The day I arrived to the small Siberian settlement of Kolymskaya was the happiest moment of my exploring life. It was the end of the most demanding part of my Expedition along the Kolyma River, one of the coldest inhabited places on earth. I had, together with my assistant Johan, spent most of the past 5 months hauling 660 pounds of necessities, mainly in utter darkness, experiencing a terrifying cold with average temperatures around -50°F, day and night. A reality which made sleep almost impossible, giving us plenty of frostbites on both fingers and cheeks and it ruined most metal parts in our equipment. Like our ski bindings, and therefore, we arrived walking, not skiing, to the village. It seemed like every inhabitant were there to greet us with customary warmth, joy and most of them were dressed in their colourful traditional dress. We saw Chukchis, Even, Yakuts, Yugahirs and Russians. After the traditional welcoming offerings to the spirits, we were brought into the local museum, where more cheerful and hugging villagers awaited us, around a table full of local delicacies. After having survived mainly on moose meat and raw, frozen fish during most of the winter, we nearly cried when we came across big plates of fried reindeer brain and cooked bone marrow. At that stage, I suddenly realized, after spending 20 years of exploring extreme parts of our world and trying to understand the meaning of life, from now on, I’ll stop thinking about the big worrisome issues and simply concentrate on the uncomplicated ones. Like the thought of some more cooked bone marrow.
I was brought up in a working class environment, where the basic values of life was hard physical work, loyalty to your employer, never forget where one came from and stick to your own kind. For this reason, we only had two books at home, The Sea Wolf and White Fang by Jack London. My father had them on loan indefinitely from the local library, for the simple reason to show our neighbours that our family had ambitions beyond the village limit. I wouldn’t have touched those books if I hadn’t caught the measles as a bored ten year old and with plenty of time to kill, I started reading them. I just couldn’t stop. Once finished, I knew I had discovered an unknown, very exiting and important world. That discovery, in combination with a mother who loved me above all, gave me a self-confidence and a sense of uniqueness, to know that my future lay beyond the limits of the village.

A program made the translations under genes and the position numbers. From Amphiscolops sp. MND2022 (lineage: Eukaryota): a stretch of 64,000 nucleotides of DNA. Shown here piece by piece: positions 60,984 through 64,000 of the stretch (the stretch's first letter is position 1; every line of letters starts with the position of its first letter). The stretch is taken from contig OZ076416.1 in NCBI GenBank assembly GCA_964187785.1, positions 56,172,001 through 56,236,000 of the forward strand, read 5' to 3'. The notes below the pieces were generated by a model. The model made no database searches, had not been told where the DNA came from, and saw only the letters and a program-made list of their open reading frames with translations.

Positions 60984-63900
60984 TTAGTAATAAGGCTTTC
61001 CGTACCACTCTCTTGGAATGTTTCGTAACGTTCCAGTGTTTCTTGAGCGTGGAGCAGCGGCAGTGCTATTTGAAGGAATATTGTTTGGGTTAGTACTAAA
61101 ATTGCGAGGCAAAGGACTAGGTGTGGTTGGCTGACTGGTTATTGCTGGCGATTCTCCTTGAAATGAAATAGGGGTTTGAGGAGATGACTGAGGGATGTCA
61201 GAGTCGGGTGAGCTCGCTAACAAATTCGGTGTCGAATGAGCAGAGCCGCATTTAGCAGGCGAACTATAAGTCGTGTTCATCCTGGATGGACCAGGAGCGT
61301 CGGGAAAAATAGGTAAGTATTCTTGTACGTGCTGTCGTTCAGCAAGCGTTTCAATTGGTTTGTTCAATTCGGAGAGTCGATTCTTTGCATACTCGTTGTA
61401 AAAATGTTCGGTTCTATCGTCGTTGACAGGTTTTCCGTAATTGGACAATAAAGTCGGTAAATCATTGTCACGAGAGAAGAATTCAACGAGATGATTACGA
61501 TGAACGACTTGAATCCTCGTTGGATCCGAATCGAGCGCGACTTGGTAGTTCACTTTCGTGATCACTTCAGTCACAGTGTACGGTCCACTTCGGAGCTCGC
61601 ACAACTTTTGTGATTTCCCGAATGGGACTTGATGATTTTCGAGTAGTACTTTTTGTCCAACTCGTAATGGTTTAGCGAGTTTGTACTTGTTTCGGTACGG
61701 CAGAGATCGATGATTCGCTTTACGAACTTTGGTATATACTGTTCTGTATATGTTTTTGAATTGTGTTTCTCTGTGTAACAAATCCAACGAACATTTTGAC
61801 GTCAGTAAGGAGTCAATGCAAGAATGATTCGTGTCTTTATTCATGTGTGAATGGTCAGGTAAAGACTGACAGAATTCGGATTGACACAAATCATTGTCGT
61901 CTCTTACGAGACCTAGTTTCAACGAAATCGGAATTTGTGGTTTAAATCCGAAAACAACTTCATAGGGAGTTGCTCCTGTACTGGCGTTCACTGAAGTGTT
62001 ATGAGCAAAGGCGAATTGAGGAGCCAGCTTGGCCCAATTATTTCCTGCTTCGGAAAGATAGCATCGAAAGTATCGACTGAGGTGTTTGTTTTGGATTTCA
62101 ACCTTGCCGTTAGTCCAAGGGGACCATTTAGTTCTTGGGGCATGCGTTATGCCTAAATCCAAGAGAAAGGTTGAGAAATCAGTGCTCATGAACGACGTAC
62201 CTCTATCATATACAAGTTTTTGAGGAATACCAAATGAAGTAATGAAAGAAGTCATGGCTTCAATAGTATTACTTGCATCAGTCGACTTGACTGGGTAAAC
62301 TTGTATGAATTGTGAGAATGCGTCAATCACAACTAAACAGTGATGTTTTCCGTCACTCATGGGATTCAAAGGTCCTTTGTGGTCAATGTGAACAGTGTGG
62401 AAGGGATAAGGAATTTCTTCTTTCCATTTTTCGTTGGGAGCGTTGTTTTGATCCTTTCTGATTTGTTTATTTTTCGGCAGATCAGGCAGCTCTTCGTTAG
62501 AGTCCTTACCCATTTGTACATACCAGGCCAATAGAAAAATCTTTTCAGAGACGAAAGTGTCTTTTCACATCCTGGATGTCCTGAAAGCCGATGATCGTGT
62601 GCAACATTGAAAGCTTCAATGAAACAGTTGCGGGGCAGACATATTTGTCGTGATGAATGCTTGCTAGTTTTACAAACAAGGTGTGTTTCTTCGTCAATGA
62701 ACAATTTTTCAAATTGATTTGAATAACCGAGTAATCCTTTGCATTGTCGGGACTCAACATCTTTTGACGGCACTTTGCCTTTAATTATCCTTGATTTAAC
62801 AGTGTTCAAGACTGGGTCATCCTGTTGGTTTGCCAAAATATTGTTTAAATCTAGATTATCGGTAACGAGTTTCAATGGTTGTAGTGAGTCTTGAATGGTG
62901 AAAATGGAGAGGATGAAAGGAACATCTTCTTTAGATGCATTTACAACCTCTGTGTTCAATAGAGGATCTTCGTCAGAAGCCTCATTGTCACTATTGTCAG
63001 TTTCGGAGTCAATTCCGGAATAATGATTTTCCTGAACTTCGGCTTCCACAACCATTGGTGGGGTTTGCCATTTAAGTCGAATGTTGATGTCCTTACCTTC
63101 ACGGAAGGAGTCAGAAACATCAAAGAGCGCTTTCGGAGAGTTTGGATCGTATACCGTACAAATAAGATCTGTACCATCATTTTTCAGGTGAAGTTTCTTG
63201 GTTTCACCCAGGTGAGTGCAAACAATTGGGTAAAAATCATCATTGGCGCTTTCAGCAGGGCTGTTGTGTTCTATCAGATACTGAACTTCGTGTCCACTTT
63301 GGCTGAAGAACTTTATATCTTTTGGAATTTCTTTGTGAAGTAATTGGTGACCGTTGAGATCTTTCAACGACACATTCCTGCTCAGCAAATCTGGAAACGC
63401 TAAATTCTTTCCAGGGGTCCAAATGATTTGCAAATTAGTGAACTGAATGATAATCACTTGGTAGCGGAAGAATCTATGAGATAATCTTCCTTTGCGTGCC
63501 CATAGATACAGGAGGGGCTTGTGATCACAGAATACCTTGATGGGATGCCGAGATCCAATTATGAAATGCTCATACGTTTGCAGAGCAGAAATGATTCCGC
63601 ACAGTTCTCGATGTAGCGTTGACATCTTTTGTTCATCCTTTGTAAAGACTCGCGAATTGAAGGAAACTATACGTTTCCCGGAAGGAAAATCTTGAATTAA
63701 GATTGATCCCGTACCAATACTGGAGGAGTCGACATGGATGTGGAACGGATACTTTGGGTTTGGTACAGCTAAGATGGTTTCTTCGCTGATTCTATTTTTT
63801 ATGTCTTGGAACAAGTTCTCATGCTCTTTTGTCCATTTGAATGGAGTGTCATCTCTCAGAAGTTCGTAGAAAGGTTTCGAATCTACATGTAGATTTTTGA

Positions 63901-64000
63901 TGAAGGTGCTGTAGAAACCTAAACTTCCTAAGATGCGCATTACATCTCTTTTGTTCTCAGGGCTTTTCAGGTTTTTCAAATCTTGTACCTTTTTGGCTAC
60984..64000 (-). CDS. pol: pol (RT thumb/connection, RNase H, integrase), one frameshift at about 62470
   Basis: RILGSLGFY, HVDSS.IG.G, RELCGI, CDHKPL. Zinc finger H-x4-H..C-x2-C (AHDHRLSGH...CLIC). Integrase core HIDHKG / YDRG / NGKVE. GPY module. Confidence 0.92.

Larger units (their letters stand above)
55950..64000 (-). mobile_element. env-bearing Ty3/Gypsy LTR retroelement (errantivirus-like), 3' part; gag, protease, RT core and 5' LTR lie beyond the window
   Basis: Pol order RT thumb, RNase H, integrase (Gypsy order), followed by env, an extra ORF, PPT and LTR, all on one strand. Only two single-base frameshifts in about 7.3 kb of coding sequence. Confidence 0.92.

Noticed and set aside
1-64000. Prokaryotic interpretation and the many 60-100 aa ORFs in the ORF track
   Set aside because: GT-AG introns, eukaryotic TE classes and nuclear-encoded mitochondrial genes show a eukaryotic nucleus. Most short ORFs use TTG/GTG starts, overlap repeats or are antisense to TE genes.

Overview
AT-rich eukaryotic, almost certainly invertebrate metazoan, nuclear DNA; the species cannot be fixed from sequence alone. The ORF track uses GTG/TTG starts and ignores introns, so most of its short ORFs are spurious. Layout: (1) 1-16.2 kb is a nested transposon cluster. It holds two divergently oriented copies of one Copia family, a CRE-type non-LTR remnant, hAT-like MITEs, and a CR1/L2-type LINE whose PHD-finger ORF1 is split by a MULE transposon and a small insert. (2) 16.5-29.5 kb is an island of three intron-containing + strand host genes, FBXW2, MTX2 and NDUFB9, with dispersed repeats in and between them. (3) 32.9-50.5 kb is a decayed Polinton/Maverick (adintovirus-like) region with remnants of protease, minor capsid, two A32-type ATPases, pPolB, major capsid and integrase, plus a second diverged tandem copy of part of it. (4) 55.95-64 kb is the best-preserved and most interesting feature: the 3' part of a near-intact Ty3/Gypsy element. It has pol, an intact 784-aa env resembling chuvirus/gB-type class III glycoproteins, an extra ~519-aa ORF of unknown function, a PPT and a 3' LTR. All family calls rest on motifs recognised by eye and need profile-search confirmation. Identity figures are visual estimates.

Consequently, as quick as I turned 16, after spending most of my time avoiding the utterly boring knowledge taught in school, I set off for India, prepared to spend a year studying Mahayana Buddhism. Those studies only gave me diarrhoea and gut pains. Instead, I ended up hiking, reading and travelling around. When my money eventually ran out, I returned home with a wish to build bridges of understanding between people by writing, lecturing, filming and through photography. I met a total lack of interest. At that moment I realized, that I had to do something that nobody else had done before. So over the next 7.5 years I cycled from Chile to Alaska, from Norway to South Africa and from New Zealand to Cairo. I pedalled a total distance of 90000 kilometres passing through difficult terrain as the Sahara Desert and the Darien Gap. Since then, I’ve been privileged to live a dream.
The true explorer is unselfish, curious and ready to sacrifice his life in the quest of discovering unknown areas and human limits. An explorers life is a mission to make this earth of ours a better one to live in. For everybody.